The Chatham-Kent Hindu community is holding a celebration of Navratri on the weekend.
The celebration takes place in Chatham at Active Life Centre on Saturday starting at 7 p.m.
This is a traditional celebration dating back more than 10,000 years and one of the major festivals for Hindu.
Coun. Karen Kirkwood-Whyte and acting mayor Brock McGregor will be present to pass their greetings.
The C-K Hindu community is excited to celebrate Navratri here, organizers said. In the past, the community travelled to Windsor or to the Greater Toronto Area for the festive celebration.
This adds to the diversity of Chatham-Kent, organizers said, and the C-K Hindu community really feels connected and rooted here.
Navratri is one of the most important festivals in the Hindu calendar, organizers said and is also a celebration of women’s power. It’s celebrated all over the world, typically falling between September and October during the Hindu month of Ashvin and lasts for nine days.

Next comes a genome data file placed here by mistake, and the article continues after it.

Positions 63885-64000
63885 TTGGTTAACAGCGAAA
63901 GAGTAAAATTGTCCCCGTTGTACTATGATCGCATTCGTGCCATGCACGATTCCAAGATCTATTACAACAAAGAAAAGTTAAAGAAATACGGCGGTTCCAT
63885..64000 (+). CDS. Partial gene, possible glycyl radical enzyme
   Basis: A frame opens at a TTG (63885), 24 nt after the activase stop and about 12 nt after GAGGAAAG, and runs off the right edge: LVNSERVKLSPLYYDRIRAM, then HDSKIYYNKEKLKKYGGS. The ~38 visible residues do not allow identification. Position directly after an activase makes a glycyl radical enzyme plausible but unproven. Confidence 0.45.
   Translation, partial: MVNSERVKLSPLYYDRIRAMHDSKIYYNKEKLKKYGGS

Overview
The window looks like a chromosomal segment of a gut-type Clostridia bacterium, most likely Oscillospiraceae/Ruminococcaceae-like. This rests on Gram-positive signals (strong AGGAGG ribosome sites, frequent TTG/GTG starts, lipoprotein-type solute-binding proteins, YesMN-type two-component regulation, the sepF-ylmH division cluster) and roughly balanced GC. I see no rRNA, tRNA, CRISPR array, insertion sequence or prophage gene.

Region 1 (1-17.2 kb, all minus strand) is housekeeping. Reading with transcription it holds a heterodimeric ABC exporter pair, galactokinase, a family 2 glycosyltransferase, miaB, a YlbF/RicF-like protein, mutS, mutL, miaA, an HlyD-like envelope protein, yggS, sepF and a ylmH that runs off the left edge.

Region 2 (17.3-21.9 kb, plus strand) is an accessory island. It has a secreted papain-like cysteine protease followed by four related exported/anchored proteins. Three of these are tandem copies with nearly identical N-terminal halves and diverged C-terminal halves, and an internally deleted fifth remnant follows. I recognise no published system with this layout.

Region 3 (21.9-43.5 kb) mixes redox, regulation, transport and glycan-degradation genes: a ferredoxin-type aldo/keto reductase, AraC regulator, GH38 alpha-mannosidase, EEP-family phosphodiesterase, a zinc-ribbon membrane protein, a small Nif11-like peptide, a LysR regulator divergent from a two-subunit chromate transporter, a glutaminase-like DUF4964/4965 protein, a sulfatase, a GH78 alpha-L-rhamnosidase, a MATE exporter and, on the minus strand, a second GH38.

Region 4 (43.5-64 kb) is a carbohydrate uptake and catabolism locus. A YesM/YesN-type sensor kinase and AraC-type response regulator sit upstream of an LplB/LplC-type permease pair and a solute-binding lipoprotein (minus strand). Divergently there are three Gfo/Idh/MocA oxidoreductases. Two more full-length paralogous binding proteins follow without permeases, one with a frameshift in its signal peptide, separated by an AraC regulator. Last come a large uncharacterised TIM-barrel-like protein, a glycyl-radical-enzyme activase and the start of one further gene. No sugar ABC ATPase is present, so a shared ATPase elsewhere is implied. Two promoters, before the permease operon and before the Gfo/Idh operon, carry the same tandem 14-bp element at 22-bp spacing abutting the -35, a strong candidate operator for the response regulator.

“Nav” means “nine” and “Ratri” means “nights.” This year, the festival starts on Sept. 26 and ends on Oct. 5.
People come together during Navratri to celebrate Durga, the mother goddess who carries lots of weapons in her arms. Durga is best known for killing an evil demon in a battle which lasted nine days and nights and that is why the festival lasts for nine days and nights as well.
During Navratri some families choose to fast, only having milk, water, fruit and nuts during the day, followed by a full meal after sunset. Some people only have water and a simple meal at night.
The celebrations also involve lots of dancing. There are two main types of dances to celebrate Navratri. The first is Garba, a traditional dance where you clap your hands whilst going around in a circle.
The other dance is called Raas. Worshippers use what are known as dandiya sticks, which are usually wooden, decorated with ribbon.
The sticks are hit together to the rhythm of the music.